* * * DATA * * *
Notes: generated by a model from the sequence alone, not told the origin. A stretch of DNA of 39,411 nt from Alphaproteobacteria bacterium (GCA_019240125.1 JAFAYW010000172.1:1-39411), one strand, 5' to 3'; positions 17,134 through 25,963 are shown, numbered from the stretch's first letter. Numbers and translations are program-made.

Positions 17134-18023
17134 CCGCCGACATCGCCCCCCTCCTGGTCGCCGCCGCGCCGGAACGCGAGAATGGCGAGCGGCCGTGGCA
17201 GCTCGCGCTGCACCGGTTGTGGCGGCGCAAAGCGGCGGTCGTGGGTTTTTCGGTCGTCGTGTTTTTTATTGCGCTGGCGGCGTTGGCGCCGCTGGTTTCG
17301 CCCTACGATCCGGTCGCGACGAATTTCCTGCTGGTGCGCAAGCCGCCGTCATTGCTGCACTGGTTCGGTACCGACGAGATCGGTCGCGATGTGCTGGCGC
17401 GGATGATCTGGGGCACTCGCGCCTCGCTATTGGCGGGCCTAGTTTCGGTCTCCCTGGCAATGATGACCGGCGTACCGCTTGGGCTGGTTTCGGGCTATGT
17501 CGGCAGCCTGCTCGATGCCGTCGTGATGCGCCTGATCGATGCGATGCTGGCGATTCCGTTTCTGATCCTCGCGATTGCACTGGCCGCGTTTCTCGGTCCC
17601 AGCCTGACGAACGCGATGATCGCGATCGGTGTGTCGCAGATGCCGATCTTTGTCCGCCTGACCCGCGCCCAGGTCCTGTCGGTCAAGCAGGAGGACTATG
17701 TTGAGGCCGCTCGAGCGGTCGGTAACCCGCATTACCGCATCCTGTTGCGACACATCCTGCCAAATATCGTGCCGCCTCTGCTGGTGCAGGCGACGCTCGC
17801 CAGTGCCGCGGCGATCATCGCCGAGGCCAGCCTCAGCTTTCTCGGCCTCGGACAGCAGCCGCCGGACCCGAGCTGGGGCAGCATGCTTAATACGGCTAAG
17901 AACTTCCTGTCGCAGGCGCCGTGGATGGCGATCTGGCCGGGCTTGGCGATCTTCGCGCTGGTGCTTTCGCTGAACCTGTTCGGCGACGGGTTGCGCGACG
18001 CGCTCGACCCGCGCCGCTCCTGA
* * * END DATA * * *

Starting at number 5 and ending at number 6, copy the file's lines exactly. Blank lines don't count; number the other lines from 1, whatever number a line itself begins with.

17301 CCCTACGATCCGGTCGCGACGAATTTCCTGCTGGTGCGCAAGCCGCCGTCATTGCTGCACTGGTTCGGTACCGACGAGATCGGTCGCGATGTGCTGGCGC
17401 GGATGATCTGGGGCACTCGCGCCTCGCTATTGGCGGGCCTAGTTTCGGTCTCCCTGGCAATGATGACCGGCGTACCGCTTGGGCTGGTTTCGGGCTATGT